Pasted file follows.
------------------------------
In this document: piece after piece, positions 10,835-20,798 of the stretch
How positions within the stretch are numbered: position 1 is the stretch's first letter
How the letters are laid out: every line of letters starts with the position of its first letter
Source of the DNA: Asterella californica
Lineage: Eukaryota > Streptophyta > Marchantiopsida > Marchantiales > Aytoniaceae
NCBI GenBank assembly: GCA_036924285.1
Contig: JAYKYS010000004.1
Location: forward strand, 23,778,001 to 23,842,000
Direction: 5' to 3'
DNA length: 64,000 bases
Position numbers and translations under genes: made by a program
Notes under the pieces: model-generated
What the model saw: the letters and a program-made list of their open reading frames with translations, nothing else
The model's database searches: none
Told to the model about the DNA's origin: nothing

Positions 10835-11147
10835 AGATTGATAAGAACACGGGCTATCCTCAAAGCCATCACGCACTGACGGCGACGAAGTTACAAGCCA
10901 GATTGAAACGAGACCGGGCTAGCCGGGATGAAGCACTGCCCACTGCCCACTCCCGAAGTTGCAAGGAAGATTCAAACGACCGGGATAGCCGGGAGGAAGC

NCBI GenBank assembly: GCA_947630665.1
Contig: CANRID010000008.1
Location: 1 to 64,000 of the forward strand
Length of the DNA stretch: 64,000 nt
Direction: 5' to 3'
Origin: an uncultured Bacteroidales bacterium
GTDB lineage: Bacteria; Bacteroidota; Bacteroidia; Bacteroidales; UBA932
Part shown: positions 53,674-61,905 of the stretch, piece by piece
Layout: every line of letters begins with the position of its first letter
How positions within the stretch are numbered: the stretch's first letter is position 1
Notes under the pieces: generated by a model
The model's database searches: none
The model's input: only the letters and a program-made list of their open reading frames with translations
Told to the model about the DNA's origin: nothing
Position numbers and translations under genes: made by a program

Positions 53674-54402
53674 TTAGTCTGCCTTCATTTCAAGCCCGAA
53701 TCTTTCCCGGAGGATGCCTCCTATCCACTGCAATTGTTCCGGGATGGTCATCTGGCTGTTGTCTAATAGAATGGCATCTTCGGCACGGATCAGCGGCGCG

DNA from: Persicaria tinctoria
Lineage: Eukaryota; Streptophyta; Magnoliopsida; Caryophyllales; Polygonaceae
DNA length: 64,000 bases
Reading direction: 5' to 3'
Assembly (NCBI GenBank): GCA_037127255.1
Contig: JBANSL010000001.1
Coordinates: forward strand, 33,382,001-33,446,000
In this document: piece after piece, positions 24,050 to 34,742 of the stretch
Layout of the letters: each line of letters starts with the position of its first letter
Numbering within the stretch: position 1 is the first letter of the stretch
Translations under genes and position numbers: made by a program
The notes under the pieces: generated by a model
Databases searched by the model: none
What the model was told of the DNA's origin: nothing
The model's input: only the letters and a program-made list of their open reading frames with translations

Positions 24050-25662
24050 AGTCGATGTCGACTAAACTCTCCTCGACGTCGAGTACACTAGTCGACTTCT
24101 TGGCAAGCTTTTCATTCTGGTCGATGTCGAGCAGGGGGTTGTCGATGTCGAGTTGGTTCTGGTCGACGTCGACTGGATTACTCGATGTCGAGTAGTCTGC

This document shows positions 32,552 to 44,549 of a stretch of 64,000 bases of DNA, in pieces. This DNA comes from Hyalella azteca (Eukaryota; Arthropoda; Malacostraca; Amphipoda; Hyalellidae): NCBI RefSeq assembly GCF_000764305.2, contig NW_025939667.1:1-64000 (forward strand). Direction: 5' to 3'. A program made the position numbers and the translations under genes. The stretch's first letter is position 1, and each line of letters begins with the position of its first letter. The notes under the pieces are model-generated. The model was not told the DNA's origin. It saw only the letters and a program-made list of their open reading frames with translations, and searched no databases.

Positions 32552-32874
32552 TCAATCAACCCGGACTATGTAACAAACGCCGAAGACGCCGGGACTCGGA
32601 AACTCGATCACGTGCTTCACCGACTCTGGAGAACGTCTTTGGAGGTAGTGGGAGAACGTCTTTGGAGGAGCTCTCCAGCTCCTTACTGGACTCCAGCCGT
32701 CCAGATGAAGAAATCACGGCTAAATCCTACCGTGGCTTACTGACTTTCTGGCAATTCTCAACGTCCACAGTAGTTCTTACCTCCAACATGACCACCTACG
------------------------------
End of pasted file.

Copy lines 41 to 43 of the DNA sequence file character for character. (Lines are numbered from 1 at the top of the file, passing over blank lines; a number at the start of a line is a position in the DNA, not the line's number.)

Assembly (NCBI GenBank): GCA_037127255.1
Contig: JBANSL010000001.1
Coordinates: forward strand, 33,382,001-33,446,000